The Djembe is a goblet-shaped single-headed drum. This powerful "healing drum" dates back to the days of the Mali Empire in the 12th century. It is the drum of the Mandingo People of West Africa. Its broad tonal range from a deep resounding bass to thunder crack slap, with a dynamic range of a whisper to a roar. Carved of woods of various types and weights, it is a singled-ended goblet shaped drum which has a wide head usually made of goatskin and strung with rope.
There appears to be no standard size for this instrument. It can be a huge instrument supported by a stand to a drum small enough enabling a small child to carry with no effort. The standard shape is a deep bowl set on top a slightly flared bottom. The drum skin is usually made from goat hide and is usually fastened using three metal rings and ropes and is tuned by a method called the Mali Weave.
The drums were originally hand carved from a single log. Many Djembes are made in this fashion, but there are now other versions of this drum available.
The Djembe is set apart from other ethnic percussion instruments because of its remarkable sounds that can be produced when it is played well. There are three different tones which are produced.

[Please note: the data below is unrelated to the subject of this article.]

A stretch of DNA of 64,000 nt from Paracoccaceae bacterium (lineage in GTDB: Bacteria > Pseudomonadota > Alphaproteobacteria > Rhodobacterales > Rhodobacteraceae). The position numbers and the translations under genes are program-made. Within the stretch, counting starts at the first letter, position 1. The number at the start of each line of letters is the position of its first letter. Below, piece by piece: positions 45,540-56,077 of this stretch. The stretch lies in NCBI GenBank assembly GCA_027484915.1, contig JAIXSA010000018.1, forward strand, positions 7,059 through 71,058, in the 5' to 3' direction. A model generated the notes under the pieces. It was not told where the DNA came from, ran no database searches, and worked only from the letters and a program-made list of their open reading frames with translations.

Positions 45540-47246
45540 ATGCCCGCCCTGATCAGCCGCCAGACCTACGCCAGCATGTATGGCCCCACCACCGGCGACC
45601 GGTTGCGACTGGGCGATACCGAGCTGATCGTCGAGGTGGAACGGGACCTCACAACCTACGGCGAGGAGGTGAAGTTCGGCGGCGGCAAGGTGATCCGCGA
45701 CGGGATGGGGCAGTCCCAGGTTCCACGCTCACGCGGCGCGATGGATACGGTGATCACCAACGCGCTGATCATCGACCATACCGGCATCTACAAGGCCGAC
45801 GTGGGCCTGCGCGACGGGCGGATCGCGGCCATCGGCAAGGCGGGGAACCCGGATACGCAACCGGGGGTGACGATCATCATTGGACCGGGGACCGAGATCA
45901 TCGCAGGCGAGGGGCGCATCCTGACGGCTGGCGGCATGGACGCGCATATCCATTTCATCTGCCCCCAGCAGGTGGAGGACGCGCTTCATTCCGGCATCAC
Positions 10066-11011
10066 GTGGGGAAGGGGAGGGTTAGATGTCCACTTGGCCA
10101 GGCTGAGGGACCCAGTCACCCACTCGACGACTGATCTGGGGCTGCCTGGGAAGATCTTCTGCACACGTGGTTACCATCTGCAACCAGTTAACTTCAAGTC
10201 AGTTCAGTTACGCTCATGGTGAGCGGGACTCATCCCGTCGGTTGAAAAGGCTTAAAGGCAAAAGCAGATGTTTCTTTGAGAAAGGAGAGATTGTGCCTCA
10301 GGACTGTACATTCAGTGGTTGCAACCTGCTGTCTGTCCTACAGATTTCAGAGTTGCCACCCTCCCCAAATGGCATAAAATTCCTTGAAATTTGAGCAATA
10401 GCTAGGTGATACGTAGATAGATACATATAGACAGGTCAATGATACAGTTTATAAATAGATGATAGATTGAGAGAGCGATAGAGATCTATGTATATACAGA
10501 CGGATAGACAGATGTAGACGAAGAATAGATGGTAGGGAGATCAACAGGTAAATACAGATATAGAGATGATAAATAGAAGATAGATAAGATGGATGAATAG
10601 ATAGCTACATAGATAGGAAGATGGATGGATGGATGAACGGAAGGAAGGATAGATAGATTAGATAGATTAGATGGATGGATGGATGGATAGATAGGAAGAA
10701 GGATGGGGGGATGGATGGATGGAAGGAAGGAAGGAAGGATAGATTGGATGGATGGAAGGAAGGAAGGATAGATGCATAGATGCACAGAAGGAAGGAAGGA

The Djembe (also spelled Jembe) originated in the area of West Africa covered by the ancient Mali empire sometime between 1000AD and 1500AD. There is considerable controversy surrounding the exact time and location of the first appearance of this instrument. It spread throughout a very large part of West Africa and is played by African musicians now in present day Mali, The Gambia, Guinea Passau, Guinea, Sierra Leone, Ivory Coast, Burkina Faso, and Senegal. This drum has been used for religious ceremonies, healings, births, namings, deaths, and many other important events. The traditional use of the Djembe is with dancing. It has now migrated into other parts of Africa and much of the rest of the world. These drums are now produced in impressive numbers in Europe, Asia, and North America.